Furthermore, U.S. vaccination rates for preteens and teens are well below recommended goals
By Physician’s Briefing Staff HealthDay Reporter
MONDAY, April 17, 2023 (HealthDay News) — Public awareness that human papillomavirus (HPV) can cause a range of cancers is slipping in the United States, according to the results of a survey presented at the annual meeting of the American Association for Cancer Research, held from April 14 to 19 in Orlando, Florida.
While nearly 78 percent of respondents knew that HPV could cause cervical cancer in 2014, that dropped to about 70 percent in 2020, the investigators found.
“Over 90 percent of HPV-associated cancers could be prevented with the HPV vaccination, yet vaccine uptake remains suboptimal,” lead author Eric Adjei Boakye, Ph.D., of Henry Ford Health in Detroit, said in a news release. “Given the connections between HPV-associated cancer awareness and HPV vaccination uptake, it is important we increase the population’s awareness of this link, as it may help increase vaccine uptake.”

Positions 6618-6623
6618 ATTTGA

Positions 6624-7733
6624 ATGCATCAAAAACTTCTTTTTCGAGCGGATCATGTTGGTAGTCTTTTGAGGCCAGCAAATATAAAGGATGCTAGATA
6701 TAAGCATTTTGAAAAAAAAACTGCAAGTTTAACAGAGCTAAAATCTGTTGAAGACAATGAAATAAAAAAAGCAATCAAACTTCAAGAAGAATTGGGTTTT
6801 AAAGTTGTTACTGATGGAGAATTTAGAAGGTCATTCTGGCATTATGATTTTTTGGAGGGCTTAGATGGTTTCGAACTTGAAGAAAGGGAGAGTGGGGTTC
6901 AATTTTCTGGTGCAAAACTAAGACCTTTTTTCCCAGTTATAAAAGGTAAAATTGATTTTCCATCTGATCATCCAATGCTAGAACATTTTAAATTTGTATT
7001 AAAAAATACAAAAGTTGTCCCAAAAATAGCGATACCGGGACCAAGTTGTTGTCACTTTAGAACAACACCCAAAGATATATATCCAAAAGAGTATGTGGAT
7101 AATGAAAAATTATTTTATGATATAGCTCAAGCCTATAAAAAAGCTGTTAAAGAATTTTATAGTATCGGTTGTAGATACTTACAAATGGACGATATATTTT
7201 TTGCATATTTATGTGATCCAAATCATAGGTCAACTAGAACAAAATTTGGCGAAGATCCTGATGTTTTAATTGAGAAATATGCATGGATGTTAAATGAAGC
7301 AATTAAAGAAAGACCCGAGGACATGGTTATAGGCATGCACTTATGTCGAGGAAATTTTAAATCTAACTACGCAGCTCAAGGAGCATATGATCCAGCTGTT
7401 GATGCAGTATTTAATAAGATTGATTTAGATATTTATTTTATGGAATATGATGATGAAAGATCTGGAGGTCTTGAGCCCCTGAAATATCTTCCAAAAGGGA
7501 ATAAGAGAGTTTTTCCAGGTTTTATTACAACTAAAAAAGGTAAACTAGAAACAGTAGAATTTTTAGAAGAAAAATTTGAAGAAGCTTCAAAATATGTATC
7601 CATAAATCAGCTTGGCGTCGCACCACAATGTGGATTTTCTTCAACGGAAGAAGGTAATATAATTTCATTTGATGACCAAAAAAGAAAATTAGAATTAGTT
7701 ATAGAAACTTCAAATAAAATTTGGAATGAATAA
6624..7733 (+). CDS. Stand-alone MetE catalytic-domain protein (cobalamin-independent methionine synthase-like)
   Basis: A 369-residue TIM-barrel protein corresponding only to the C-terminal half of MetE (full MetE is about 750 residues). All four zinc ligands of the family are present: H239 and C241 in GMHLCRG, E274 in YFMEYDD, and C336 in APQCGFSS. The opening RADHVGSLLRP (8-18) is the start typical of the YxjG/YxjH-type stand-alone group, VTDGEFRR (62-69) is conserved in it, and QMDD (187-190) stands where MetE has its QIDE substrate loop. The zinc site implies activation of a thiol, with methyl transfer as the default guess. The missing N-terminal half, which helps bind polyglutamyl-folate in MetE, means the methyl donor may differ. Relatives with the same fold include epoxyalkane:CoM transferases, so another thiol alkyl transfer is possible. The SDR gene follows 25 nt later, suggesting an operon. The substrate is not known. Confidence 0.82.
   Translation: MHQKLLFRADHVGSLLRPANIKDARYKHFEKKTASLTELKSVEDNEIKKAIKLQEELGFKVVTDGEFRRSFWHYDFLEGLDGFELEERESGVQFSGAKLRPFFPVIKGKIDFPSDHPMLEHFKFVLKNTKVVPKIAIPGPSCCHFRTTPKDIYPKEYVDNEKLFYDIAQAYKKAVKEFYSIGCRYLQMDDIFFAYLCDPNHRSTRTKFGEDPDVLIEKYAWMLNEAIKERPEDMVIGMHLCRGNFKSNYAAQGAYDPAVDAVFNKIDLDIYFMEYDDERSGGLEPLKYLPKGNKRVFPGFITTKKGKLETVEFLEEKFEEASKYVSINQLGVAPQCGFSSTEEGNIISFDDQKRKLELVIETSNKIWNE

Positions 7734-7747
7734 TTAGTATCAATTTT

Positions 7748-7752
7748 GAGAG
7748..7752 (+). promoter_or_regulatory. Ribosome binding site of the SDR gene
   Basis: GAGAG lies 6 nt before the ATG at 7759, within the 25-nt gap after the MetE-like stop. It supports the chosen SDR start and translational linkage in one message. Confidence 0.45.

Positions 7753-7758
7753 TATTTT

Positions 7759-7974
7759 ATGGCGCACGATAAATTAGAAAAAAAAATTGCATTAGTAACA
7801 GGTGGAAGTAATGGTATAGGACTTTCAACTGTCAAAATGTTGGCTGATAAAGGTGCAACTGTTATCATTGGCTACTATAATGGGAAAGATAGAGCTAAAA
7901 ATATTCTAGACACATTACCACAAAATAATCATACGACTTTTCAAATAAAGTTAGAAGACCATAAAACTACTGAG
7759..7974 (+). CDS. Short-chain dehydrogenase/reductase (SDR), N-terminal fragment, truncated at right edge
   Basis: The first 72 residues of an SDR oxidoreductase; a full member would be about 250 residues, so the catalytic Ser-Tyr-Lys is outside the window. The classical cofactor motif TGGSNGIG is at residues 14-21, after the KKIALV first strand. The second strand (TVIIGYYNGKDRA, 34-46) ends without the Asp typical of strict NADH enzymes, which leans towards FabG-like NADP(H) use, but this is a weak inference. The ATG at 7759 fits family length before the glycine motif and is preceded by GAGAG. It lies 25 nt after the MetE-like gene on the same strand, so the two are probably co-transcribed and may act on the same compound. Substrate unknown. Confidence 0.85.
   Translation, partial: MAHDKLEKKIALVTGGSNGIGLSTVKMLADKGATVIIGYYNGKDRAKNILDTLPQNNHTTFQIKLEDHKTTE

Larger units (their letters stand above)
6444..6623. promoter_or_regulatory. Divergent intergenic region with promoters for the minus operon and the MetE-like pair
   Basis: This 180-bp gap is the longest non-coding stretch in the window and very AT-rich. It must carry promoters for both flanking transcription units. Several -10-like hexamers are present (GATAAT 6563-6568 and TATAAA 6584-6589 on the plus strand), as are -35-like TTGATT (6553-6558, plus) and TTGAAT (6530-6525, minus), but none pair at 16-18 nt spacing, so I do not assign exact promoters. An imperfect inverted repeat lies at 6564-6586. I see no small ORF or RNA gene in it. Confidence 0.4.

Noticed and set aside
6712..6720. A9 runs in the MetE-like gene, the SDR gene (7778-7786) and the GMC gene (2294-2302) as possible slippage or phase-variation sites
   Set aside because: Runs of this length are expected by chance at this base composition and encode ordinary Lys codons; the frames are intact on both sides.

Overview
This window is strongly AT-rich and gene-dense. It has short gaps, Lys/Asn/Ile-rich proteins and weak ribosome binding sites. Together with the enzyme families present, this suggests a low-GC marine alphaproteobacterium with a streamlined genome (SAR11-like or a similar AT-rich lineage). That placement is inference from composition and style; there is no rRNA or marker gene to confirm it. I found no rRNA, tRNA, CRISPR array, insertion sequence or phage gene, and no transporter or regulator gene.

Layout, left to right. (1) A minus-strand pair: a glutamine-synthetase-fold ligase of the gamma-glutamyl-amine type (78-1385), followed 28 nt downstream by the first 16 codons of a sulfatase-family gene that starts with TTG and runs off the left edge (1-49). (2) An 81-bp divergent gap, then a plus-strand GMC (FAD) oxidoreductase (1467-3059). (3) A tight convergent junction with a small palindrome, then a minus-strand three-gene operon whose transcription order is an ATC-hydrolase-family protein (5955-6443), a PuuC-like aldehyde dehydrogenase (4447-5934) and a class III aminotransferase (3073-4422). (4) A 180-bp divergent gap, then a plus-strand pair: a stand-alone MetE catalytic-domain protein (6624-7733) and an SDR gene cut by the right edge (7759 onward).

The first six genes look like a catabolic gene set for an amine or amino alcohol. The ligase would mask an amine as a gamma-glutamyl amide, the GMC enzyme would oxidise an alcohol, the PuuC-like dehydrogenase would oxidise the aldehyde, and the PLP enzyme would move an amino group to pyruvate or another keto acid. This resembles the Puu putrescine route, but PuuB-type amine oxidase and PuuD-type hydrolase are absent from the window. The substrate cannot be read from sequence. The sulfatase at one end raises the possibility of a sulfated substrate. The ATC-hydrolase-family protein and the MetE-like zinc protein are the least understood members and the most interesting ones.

For the study, the researchers examined data from the Health Information National Trends Survey from five time points between 2014 and 2020. Each time point featured responses from between 2,000 and 2,350 individuals.
Awareness that HPV could cause anal, oral, and penile cancers was low throughout the study, according to the researchers. Knowledge of HPV’s link to anal cancer fell slightly — from about 28 percent in 2014 to just over 27 percent in 2020. Awareness of the oral cancer connection dropped from just over 31 percent in 2014 to about 29 percent in 2020. Similarly, awareness of the link with penile cancer slipped from about 30 to 28 percent.
Only about 55 percent of U.S. teens and preteens have received all recommended doses of the HPV vaccine. The government has a goal of getting 80 percent of adolescents fully vaccinated.
The study was funded by Henry Ford Health.
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